Cyber ranges were initially developed for government entities looking to better train their workforce with new skills and techniques. Cyber ranges provide representations of actual networks, systems, and tools for novice and seasoned cyber professionals to safely train in virtual environments without compromising the safety and security of their own networks.
Today, cyber ranges are known to effectively train the cyber workforce across industries. As technology advances, ranges gain in their training scope and potential. The National Initiative for Cybersecurity Education reports cyber ranges provide:
- Performance-based learning and assessment
- A simulated environment where teams can work together to improve teamwork and team capabilities
- Real-time feedback
- Simulate on-the-job experience
- An environment where new ideas can be tested and teams and work to solve complex cyber problems
In order to upskill cybersecurity professionals, commercial, academic, and government institutions have to gracefully fuse the technicalities of the field with the strategic thinking and problem-solving “soft skills” required to defeat sophisticated attacks. Cyber ranges can help do that.
Currently, cyber ranges come in two forms: Bare environments without pre-programmed content; or prescriptive content that may or may not be relevant to a user’s industry. Either form limits the learner’s ability to develop many skill sets, not just what their work role requires.
Six Components of Modern Cyber Ranges
Modern cyber ranges need realistic, industry-relevant content to help trainees practice offense and defense and governance activities in emulated networks. Further cyber ranges need to allow learners to use their own tools and emulated network traffic in order to expand the realism of the training exercise. By using tools in safe replicated networks, learners will have a better understanding of how to address a threat when the real-life scenario hits.
We also know that cybersecurity attacks require teams to combat them, not just one or two individuals. So, in addition to individual training, cyber ranges should also allow for team training and engagement for professionals to learn from one another and gain a bigger picture understanding of what it REALLY takes to stop evolving threats.
With advances in Artificial Intelligence (AI), we know cyber ranges can now support such technology. In the case of our own Project AresÒ, we are able to leverage AI and machine learning to gather user data and activity happening in the platform. As more users play Project Ares, patterns in the data reveal commonalities and anomalies of how missions are completed with minimal human intervention. Those patterns are used to inform the recommendations of an in-game advisor with “chat bot-esque” features available for users to contact if help is needed on a certain activity or level. Further, layering AI and machine learning gives cyber professionals better predictive capabilities and, according to Microsoft, even “improve the efficacy of cybersecurity, the detection of hackers, and even prevent attacks before they occur.”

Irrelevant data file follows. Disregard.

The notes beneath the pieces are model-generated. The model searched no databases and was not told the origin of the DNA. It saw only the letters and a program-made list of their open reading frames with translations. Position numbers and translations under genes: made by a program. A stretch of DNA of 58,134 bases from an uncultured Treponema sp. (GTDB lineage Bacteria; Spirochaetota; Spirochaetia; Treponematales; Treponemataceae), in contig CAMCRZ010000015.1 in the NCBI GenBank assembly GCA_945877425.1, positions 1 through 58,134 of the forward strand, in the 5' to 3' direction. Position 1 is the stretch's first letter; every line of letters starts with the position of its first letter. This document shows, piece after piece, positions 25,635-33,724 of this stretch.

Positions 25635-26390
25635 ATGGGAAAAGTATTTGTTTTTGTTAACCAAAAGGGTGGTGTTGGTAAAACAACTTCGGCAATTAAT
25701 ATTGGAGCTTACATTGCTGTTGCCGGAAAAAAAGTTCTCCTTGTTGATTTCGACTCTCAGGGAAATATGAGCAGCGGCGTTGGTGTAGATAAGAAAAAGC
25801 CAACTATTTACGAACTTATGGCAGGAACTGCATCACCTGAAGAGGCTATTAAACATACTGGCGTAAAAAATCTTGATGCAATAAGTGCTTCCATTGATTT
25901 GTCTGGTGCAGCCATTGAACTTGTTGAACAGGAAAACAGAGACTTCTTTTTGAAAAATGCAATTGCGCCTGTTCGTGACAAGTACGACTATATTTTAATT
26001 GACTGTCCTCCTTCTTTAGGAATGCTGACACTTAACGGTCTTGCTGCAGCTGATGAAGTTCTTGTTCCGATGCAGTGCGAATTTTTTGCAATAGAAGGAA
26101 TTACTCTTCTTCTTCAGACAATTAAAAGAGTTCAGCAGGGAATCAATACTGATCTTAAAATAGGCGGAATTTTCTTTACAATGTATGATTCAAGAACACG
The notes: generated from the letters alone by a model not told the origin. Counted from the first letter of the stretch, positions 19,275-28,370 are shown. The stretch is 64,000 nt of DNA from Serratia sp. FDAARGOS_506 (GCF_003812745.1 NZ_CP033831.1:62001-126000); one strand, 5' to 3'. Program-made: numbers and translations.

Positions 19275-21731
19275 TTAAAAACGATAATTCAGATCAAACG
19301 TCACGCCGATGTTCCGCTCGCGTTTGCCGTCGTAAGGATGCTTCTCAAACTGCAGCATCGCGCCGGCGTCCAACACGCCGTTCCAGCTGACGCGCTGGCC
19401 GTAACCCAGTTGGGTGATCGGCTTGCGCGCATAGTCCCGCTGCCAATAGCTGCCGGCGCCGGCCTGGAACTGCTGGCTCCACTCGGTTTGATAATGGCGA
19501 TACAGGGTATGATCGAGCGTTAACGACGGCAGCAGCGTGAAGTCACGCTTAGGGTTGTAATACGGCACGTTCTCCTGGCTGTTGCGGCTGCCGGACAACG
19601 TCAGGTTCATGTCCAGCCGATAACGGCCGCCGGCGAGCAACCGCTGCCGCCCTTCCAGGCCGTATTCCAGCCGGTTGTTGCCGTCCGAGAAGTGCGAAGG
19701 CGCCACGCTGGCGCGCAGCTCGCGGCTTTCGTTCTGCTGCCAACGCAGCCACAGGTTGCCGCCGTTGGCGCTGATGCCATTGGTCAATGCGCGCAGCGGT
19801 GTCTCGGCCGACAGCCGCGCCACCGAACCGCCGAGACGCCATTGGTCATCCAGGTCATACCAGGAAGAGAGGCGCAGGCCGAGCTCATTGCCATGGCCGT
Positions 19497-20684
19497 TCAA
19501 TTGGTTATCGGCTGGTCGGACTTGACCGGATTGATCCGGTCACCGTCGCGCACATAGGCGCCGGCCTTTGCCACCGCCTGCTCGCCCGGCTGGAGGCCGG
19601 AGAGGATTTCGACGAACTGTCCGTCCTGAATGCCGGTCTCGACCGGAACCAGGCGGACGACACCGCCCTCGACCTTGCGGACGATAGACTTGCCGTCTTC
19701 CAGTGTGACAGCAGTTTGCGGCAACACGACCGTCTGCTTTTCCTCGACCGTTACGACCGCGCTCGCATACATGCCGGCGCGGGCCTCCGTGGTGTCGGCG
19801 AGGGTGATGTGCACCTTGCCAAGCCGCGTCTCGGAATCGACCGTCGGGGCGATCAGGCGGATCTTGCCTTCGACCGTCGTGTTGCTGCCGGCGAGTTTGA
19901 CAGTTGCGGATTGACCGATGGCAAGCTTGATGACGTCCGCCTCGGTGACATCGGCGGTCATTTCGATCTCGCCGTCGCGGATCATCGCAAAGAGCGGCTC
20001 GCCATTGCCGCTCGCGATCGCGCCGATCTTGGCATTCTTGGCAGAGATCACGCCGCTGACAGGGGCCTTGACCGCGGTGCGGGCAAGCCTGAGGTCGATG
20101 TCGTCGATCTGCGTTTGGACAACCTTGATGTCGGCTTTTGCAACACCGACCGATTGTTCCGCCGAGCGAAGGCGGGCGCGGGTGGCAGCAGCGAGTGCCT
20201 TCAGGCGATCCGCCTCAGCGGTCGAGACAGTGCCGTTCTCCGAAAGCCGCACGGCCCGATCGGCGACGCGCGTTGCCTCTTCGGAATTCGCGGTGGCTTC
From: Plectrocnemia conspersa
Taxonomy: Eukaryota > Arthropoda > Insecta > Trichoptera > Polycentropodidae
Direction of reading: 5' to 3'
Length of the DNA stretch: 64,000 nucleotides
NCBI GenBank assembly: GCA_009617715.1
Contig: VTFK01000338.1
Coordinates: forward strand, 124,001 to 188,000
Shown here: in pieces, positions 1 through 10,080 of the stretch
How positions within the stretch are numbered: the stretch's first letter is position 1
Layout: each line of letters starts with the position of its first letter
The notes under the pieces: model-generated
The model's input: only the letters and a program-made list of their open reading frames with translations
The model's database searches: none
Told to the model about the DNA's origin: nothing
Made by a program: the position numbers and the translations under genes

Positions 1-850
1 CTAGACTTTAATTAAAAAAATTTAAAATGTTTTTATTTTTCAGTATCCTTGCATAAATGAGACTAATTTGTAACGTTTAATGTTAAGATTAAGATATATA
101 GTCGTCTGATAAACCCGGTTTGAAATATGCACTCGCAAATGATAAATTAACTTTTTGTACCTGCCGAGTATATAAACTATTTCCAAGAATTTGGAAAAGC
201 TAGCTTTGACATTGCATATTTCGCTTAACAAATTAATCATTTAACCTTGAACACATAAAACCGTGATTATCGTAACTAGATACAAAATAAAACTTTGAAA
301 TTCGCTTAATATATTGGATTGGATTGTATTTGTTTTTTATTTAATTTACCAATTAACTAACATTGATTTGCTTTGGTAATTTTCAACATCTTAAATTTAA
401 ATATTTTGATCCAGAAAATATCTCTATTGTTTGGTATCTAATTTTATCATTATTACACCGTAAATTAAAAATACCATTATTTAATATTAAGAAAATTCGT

With many studies touting the benefits of gamification in learning, it only makes sense that modern ranges come equipped with a gamified element. Project Ares has a series of mini-games, battle rooms, and missions that help engage users in task completion—all while learning new techniques and strategies for defeating modern-day attacks. The mini-games help explain cyber technical and/or operational fundamentals with the goal of providing fun and instructional ways to learn a new concept or stay current on perishable skills. The battle rooms are environments used for training and assessing an individual on a set of specific tasks based on current offensive and defensive tactics, techniques and procedures. The missions are used for training and assessing an individual or team on their practical application of knowledge, skills and abilities in order to solve a given cybersecurity problem set, each with its own unique set of mission orders, rules of engagement and objectives.
There is a lot of sensitive data that can be housed in a cyber range so security is the final piece to comprising a modern cyber range. The cloud is quickly recognized as one of the most secure spaces to house network components (and physical infrastructure). To ensure the cyber ranges are operating quickly with the latest updates and to increase visibility of how users are engaging in the cyber ranges across the company, security in the cloud is the latest and greatest approach for users training in test environments.
There you have it. The next generation cyber range should have:
- Industry-relevant content
- Emulated network capabilities
- Single and multi-player engagement
- AI and machine learning
We are proud to have pioneered such a next generation cyber range manifest in many of our platforms including (as mentioned above), Project Ares®, and CyRaaSTM. We hope this post helped you understand the true potential of cyber ranges and how they are evolving today to automate and augment the cyber workforce.